The U.S. State Department has confirmed a New York Times report claiming that a former Chongqing police chief connected to disgraced political leader Bo Xilai visited the U.S. Consulate earlier this year.
U.S. State Department spokesman Mark Toner confirmed Wang Lijun, who served as Chongqing vice mayor and police chief under Bo, visited the U.S. Consulate in Chengdu in February.
However, Toner would not confirm whether political asylum was discussed or other details of the visit, saying only that Wang left the consulate on his own shortly after and that U.S. officials have not been in contact with him since.
Late Tuesday, The New York Times reported inside details of Wang's brief stay at the U.S. Consulate in Chengdu. The report said U.S. officials in China held him under their protection for 36 hours so he could be handed over to Beijing authorities rather than local police.
Using unnamed administration officials, congressional aides and diplomats, the report says Wang arrived at the consulate February 6 in "an agitated state," setting off a "frantic debate" among U.S. officials that reached into the White House.
The Times says the handling of the case was decided by the State Department, which quickly rejected Wang's request for asylum because of his unsavory reputation and the difficulty of spiriting him out of China. But the officials allowed Wang to remain in the consulate while he arranged safe passage to Beijing, rather than deliver him to local police officers loyal to Bo.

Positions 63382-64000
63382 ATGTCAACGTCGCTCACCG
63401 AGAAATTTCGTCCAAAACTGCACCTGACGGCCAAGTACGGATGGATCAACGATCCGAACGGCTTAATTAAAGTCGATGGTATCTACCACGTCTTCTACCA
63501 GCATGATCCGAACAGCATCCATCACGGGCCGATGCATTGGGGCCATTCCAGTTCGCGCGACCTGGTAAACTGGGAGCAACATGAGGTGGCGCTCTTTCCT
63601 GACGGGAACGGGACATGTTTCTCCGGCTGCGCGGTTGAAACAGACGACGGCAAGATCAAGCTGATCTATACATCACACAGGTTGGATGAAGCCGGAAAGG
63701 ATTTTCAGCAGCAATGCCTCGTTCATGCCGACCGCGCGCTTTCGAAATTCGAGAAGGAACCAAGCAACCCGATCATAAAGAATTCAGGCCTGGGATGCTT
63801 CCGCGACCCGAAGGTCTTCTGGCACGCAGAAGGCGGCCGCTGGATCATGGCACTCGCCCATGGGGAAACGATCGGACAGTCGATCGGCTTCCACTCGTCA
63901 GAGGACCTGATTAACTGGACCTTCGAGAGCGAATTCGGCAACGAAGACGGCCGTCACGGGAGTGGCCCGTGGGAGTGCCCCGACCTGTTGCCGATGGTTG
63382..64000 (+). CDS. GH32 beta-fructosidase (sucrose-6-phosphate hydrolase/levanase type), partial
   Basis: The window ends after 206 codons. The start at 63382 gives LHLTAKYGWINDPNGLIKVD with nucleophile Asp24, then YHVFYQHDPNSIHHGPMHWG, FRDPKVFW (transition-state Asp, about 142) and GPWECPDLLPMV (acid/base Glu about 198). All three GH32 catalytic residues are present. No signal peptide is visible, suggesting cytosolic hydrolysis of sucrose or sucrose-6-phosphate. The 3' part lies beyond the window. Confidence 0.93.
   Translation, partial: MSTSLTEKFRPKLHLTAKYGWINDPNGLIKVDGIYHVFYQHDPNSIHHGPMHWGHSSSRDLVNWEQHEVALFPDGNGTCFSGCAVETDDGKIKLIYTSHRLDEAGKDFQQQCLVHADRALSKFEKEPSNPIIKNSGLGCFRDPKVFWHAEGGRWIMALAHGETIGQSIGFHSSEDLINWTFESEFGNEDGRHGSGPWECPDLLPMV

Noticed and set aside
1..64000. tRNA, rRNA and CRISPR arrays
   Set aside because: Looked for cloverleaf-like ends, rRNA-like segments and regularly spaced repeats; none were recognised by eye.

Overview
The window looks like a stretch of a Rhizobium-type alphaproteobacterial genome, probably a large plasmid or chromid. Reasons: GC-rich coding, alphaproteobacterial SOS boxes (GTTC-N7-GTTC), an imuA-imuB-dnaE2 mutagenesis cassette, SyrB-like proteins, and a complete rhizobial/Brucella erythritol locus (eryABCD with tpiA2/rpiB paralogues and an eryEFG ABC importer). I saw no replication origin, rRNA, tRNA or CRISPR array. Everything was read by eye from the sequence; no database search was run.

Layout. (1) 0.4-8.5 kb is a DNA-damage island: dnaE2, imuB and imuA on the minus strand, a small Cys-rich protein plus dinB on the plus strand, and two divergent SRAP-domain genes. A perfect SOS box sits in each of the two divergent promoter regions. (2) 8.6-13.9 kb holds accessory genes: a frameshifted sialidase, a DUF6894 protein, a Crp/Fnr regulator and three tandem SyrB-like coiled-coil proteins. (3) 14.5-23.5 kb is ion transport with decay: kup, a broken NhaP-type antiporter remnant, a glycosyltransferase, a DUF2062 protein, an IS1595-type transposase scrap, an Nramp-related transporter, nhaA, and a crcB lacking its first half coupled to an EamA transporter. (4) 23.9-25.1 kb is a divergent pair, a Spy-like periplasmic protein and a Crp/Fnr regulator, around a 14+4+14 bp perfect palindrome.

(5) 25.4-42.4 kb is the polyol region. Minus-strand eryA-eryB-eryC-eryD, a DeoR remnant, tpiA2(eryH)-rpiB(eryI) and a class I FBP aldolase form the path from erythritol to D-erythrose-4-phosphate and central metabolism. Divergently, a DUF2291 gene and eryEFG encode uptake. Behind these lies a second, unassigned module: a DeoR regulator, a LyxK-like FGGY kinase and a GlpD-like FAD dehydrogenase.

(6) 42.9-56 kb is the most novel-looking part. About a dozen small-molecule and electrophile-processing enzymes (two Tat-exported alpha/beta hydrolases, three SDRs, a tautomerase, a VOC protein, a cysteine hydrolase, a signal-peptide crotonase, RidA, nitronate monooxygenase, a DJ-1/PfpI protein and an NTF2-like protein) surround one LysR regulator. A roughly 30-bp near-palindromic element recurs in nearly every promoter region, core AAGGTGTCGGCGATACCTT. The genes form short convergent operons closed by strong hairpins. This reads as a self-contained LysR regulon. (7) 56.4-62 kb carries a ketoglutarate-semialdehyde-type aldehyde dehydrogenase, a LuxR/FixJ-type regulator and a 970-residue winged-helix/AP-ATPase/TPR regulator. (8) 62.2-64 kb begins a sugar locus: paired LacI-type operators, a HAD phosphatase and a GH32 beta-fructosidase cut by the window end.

Nothing further has been reported about Wang's fate, but Chinese leaders replaced Bo as Chongqing's political chief shortly after Wang's arrival in the capital.
The newspaper says Wang arrived at the consulate carrying documents detailing charges against Bo and his wife, Gu Kailai, who is being investigated in connection with the suspected murder of a British businessman. Bo has since been removed from all his posts as a top Communist Party official on charges of breaching party discipline.
The Times says Wang did not hand over the documents he was carrying, but that he did provide consulate officials a "rambling but ultimately revealing discourse on the murky intersection of power, politics and corruption" in China.
Under Bo's direction, Wang had conducted a wide-ranging crackdown on crime in the sprawling megacity of Chongqing, prompting complaints that many of the arrests were based on limited evidence.
British businessman Neil Heywood had been engaged in business dealings with Gu before his death, which is suspected of having been caused by poisoning.